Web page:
Electronics Projects

1969 Firebird ProStreet LED Taillights

JeffFBird69

My brother built a 1969 ProStreet Firebird (shown in the photo above).  He has asked that I create some LED taillights to make this street legal.  Below are photos of the housing that he had modified when turning it into a track car (he cut off the metal housings).  I have both housings in the shop, but they are symmetric and not really worth taking the space to show here.

1969 Firebird Taillight Exterior

1969 Firebird Taillight Interior.jpg

So after researching some LEDs, working on a few designs and using a couple of online tools I came up with a prototype design.  First, I started by selecting a red and white narrow beam, high intensity LED.  I choose a CREE  CP42B-RKS-CL0P0AA4 for the red led and a CREE CP41B-WGS-CK0P0154 for the white led.  The specs of these LEDs are below:

Red CREE  CP42B-RKS-CL0P0AA4:

Voltage – Forward (Vf) (Typ) 2.5V
Current – Test 70mA
Viewing Angle 120°
Mounting Type Through Hole

White CREE CP41B-WGS-CK0P0154:

Voltage – Forward (Vf) (Typ) 3.6V
Current – Test 30mA
Viewing Angle 90°
Mounting Type Through Hole

I sketched out the dimensions of the taillights and calculated the number of LEDs and placement of each of the LEDS using DraftSight (an AutoCAD clone):

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DraftSight screen capture to space the LEDs properly.

I found that we could save a PCB print if we simply flipped one side over since the housings are symmetric.  To calculate / design the LED networks with resistors I used an online tool to give me a quick solution.  The tool I used was http://led.linear1.org/led.wiz you can see the results of their design below:

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Screen capture of web based design tool.

I ended up using these values for the BRAKE function of the taillights.  I then computed the 50% power version for the PARKING function of the taillights and used a 1N4001 Rectifier diode to allow for the dual brightness function.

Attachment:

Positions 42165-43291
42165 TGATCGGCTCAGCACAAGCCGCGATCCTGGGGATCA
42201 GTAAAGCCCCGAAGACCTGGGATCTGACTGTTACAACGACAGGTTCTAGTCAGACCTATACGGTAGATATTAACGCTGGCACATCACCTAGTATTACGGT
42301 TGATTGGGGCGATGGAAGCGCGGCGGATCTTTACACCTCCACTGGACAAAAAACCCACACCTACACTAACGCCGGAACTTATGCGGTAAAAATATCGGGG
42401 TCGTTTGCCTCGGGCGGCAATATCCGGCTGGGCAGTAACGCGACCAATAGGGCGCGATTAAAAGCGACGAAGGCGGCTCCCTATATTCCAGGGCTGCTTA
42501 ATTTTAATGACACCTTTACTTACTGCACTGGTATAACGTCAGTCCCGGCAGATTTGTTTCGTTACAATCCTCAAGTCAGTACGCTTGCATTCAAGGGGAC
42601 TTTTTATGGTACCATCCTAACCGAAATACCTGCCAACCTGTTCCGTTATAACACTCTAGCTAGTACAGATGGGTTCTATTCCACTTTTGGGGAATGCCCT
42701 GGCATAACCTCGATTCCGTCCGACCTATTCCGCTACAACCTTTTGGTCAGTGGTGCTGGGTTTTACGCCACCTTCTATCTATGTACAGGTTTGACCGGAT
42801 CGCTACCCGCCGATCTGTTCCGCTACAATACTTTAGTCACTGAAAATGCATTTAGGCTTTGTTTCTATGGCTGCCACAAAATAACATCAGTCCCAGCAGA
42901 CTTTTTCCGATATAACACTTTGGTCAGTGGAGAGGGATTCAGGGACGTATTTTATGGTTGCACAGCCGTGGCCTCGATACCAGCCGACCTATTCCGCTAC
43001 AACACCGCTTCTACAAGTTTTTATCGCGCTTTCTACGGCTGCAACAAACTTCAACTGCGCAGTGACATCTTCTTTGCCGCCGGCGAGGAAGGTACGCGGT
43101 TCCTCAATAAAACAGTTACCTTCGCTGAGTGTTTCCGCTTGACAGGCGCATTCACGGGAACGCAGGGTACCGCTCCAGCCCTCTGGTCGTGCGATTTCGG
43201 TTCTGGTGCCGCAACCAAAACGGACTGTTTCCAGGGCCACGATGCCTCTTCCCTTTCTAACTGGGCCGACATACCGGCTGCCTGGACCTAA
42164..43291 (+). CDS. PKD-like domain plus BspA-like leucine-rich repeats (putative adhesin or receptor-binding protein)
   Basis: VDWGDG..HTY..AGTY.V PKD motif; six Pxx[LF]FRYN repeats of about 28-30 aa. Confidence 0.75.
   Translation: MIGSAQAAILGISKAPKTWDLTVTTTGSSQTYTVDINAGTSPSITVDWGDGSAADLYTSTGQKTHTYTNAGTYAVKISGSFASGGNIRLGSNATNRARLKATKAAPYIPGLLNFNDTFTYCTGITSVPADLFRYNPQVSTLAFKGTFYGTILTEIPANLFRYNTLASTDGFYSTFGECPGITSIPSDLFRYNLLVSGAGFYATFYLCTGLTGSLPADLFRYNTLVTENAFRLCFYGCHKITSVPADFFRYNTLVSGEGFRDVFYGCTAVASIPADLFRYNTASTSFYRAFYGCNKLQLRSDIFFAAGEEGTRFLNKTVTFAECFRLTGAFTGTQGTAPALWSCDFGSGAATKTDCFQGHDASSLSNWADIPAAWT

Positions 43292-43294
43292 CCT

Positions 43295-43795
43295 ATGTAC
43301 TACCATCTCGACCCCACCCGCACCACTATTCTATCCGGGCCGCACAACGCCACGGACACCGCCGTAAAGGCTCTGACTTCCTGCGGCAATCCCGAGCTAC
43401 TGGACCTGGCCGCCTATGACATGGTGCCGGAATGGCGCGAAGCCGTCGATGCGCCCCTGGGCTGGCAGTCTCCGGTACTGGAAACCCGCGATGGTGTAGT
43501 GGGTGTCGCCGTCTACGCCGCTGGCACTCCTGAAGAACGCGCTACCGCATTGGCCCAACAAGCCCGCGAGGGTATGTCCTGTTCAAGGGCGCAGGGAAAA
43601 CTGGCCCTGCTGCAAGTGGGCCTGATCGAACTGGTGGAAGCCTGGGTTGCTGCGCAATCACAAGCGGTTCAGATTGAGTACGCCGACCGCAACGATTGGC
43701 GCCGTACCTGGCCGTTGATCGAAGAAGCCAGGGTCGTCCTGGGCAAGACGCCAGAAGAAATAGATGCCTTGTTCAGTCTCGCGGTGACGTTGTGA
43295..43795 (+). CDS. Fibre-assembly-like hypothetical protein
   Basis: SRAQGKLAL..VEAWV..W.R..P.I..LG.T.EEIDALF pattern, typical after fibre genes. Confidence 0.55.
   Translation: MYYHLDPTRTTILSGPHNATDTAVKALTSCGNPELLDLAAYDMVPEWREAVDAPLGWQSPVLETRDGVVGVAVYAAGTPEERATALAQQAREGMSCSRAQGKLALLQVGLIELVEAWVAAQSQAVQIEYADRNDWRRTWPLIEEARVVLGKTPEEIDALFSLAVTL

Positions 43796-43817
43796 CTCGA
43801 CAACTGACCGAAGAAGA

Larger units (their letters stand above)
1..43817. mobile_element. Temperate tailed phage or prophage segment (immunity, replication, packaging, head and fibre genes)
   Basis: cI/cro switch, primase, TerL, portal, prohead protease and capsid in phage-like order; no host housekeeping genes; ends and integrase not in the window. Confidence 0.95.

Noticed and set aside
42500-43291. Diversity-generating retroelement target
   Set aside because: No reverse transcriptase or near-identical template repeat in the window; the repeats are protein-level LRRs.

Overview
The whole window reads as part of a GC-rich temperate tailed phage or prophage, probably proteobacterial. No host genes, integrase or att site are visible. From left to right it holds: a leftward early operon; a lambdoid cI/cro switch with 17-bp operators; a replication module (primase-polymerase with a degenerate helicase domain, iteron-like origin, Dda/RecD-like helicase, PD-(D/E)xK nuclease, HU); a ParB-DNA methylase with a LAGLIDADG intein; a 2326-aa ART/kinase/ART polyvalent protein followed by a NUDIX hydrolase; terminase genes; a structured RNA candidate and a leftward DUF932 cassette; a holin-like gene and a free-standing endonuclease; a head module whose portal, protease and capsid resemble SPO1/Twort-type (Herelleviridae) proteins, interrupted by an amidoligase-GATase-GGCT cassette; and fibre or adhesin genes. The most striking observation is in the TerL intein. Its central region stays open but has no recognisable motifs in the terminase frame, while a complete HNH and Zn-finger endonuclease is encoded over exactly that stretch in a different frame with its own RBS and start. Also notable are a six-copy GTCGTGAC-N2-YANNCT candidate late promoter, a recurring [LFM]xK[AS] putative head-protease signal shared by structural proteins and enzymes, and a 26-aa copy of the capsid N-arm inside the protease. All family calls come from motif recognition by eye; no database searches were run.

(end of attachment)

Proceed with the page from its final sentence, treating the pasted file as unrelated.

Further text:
I drew the schematics for the lights in MultiSim, you can see the RED section below…  The WHITE section is very similar and can be downloaded on my GIT repository (there is a link at the end of this)…

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Screen capture of the Red Section of the Taillights from MultiSIM.

If you would like a more clear (or actual print of this schematic, please feel free to contact me).

I did breadboard these just to make sure the brightness looked right and that everything worked okay.  The breadboard worked great, as did the breadboard for the White reverse lights as well.

At this point I went and laid out both the RED board and the WHITE board, you can see the result below.  To place each of the mounting holes and the LEDs I used the Import tool to bring in the DXF file.

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Red Portion of the Taillights

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White Portion of the Taillights

At this point, I checked and rechecked the layout, it came time to order all of the parts, which I did from both Mouser and DigiKey.  I also ordered the boards from PCBWay.com.  I spec’d the following:

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Within a week I received the boards, and they turned out great.  See the image below:

20170330_204619

Unpopulated LEDs from PCBWay.com.

Once I got these boards in I assembled them, starting with the through hole resistors and then I moved on to the LEDs on each panel.

20170330_204254.jpg

Assembled PCBs.

Below you can see the testing results:

20170330_204212.jpg

Testing the RED LED board section.

20170330_204528.jpg

Testing the WHITE LED board section.

Now, the boards are complete and tested.  They function great, and are now ready to final assembly.  I will post again once I finish the wiring and mounting of the boards in the housings.

20170330_204351.jpg

Test fitting the PCBs into the housings.

As promised, you can find all of the design files on my GIThub account here:

https://github.com/adamBrososky/69-Firebird-Taillights

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